Being a suicide survivor

By Ashley Mott

The thing about being a survivor of suicide is that it has permanently changed your life in one way or another. Being a survivor doesn’t just mean that you yourself tried to commit suicide. It also means that you have survived the aftermath of someone else taking their own life. I am a survivor because I watched the aftermath happen, and I was in the epicenter of it. Watching the world move in blurs around me as I tried to make sense of it all.

Now, almost four years later it has changed me in many ways. Now, when someone I know is depressed, on high alert or says something event slightly alarming, my entire being goes on edge. It’s like there’s a Def-con 1 alarm ringing in my head that is telling my entire body to get help from anyone who is willing to lend a hand and listen.

Going against that urge brings a lot of guilt, so many times I don’t go against it. I call every hotline there is and every resource available. Every possible way there is to save them, I try it. I may not succeed, but in the end I will have tried every way I know to keep them alive. I never want live with the guilt of knowing I could have done more. Maybe that’s a selfish thought, but is it really so selfish to want to save the lives of those who aren’t capable of saving themselves?

The responsibility that you feel to protect those who are out to harm themselves after you have lost someone close to their own hand is overwhelming. You want to do what’s right consistently, even if it means facing their anger later on.

In my perspective, I’d rather have my friend be alive and have the choice to be mad at me in the future than have them be gone and have to live without them.

So, for all those out there who’ve seen it before and know what it’s like to live with it afterwards, it’s alright to want to report everything all the time. Because you have now seen the signs that lead to that path. You’re the first line of defense that these people have. I think that they need to be protected at all times. Knowing what could happen means that you know how fast you have to act and how to suck it up when things are going to get rough.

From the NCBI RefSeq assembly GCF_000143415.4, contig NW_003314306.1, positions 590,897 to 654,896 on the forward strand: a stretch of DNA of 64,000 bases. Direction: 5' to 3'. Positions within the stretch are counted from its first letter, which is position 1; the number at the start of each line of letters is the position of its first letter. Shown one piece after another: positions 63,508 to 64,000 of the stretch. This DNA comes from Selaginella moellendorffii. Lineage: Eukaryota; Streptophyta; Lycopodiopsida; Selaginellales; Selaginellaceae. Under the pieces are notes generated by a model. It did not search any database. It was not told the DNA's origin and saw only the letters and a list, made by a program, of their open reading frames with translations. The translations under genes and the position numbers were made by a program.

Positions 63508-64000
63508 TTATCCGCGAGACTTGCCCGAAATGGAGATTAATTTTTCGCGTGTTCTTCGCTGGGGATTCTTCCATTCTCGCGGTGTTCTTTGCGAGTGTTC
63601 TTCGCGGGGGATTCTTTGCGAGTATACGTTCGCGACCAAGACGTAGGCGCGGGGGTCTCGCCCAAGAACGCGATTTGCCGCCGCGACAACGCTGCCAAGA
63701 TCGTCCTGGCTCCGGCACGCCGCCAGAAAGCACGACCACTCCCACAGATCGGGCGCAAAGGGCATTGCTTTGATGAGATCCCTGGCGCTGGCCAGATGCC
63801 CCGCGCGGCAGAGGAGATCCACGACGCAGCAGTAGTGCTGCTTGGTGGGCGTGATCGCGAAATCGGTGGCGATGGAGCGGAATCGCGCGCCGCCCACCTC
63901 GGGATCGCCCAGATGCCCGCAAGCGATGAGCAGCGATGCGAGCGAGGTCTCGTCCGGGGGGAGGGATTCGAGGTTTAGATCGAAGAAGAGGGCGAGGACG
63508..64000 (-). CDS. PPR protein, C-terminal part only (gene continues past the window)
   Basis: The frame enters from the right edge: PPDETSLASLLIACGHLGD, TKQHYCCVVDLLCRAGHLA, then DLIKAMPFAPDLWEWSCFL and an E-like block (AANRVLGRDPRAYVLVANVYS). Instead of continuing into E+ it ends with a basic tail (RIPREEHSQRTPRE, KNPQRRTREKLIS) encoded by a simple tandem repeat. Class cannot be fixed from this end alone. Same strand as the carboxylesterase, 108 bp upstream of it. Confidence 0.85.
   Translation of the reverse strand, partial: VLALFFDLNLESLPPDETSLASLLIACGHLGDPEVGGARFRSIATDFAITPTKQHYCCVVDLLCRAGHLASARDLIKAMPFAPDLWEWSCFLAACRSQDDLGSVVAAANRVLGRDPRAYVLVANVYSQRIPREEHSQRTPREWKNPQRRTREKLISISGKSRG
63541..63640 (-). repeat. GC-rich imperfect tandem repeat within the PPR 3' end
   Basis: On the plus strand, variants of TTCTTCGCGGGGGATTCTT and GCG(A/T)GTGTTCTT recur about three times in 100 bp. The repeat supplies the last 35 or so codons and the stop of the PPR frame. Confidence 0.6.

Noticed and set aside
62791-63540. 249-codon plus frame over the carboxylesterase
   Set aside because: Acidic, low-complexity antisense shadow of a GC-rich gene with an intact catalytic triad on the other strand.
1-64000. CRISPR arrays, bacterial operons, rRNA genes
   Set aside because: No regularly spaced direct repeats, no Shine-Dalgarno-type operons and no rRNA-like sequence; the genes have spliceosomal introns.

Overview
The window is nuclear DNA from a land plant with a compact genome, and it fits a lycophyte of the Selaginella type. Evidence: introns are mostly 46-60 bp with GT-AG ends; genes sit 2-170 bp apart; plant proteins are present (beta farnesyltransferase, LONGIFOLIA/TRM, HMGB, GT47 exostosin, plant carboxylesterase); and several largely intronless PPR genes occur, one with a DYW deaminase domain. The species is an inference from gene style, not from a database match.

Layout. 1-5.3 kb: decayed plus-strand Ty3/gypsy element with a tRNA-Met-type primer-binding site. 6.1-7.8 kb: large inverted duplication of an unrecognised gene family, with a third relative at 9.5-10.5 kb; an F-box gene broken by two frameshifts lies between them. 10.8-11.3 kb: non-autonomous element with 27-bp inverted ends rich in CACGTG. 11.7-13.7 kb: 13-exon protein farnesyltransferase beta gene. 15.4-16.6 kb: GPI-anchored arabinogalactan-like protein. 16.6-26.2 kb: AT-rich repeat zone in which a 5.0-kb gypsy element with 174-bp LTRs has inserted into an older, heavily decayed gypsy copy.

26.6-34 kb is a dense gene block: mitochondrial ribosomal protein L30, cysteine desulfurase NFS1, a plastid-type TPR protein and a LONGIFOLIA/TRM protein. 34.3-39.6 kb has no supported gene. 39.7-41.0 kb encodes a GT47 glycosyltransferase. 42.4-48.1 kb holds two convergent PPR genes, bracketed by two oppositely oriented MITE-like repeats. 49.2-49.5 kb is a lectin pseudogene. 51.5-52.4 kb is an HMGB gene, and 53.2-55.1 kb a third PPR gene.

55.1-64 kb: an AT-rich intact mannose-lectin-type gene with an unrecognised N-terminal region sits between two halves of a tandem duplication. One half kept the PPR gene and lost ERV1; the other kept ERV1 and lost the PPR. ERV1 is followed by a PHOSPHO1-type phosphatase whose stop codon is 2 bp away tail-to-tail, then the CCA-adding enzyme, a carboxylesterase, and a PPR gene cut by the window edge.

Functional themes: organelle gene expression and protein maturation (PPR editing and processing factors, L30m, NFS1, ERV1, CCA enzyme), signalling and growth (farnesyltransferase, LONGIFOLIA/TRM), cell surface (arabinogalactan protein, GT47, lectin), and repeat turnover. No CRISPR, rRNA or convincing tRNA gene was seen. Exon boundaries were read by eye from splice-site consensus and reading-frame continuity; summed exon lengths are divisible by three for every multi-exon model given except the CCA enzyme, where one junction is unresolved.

Everyone wants to be cautious around the girl whose boyfriend died, and I get that. For a really long time that was all I wanted, was for people to tip-toe around me because it kept me in this bubble where I didn’t have to face the pain that was oh-so real. Eventually, though, I had to change that and start talking about what happened, because having that happened put me in a precarious place where I knew what had to be done to try and save someone. I didn’t know the first time, and I lost them. However, I will never lose another person that I care about if I can help it.

So yeah, I get labeled as the girl that was “left-behind” or labeled a suicide survivor by therapists and all the people around me, and believe me I used to hate those terms.

However, now I embrace them because I am a suicide survivor, because by definition  “A suicide survivor is one of the family and friends of someone who has committed suicide.”  Now, I will do my best to keep anyone else I know from facing that same title by getting people the help they need to keep living.

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